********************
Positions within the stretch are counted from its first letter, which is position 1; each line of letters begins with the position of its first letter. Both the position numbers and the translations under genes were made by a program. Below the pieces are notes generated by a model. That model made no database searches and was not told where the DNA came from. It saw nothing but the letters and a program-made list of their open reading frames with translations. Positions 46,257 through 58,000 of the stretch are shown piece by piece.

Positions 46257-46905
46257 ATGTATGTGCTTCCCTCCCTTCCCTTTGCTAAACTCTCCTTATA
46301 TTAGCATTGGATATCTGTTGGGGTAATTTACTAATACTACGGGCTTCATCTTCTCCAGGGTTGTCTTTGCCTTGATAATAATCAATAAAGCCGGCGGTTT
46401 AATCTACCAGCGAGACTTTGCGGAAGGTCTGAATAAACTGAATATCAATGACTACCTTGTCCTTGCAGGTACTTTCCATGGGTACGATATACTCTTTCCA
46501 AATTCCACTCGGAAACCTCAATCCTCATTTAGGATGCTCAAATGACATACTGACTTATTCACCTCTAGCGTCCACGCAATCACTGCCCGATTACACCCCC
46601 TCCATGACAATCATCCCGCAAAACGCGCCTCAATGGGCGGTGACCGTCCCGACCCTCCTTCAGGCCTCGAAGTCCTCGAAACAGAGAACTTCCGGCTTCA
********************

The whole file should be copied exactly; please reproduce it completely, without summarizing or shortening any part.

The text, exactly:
Positions within the stretch are counted from its first letter, which is position 1; each line of letters begins with the position of its first letter. Both the position numbers and the translations under genes were made by a program. Below the pieces are notes generated by a model. That model made no database searches and was not told where the DNA came from. It saw nothing but the letters and a program-made list of their open reading frames with translations. Positions 46,257 through 58,000 of the stretch are shown piece by piece.

Positions 46257-46905
46257 ATGTATGTGCTTCCCTCCCTTCCCTTTGCTAAACTCTCCTTATA
46301 TTAGCATTGGATATCTGTTGGGGTAATTTACTAATACTACGGGCTTCATCTTCTCCAGGGTTGTCTTTGCCTTGATAATAATCAATAAAGCCGGCGGTTT
46401 AATCTACCAGCGAGACTTTGCGGAAGGTCTGAATAAACTGAATATCAATGACTACCTTGTCCTTGCAGGTACTTTCCATGGGTACGATATACTCTTTCCA
46501 AATTCCACTCGGAAACCTCAATCCTCATTTAGGATGCTCAAATGACATACTGACTTATTCACCTCTAGCGTCCACGCAATCACTGCCCGATTACACCCCC
46601 TCCATGACAATCATCCCGCAAAACGCGCCTCAATGGGCGGTGACCGTCCCGACCCTCCTTCAGGCCTCGAAGTCCTCGAAACAGAGAACTTCCGGCTTCA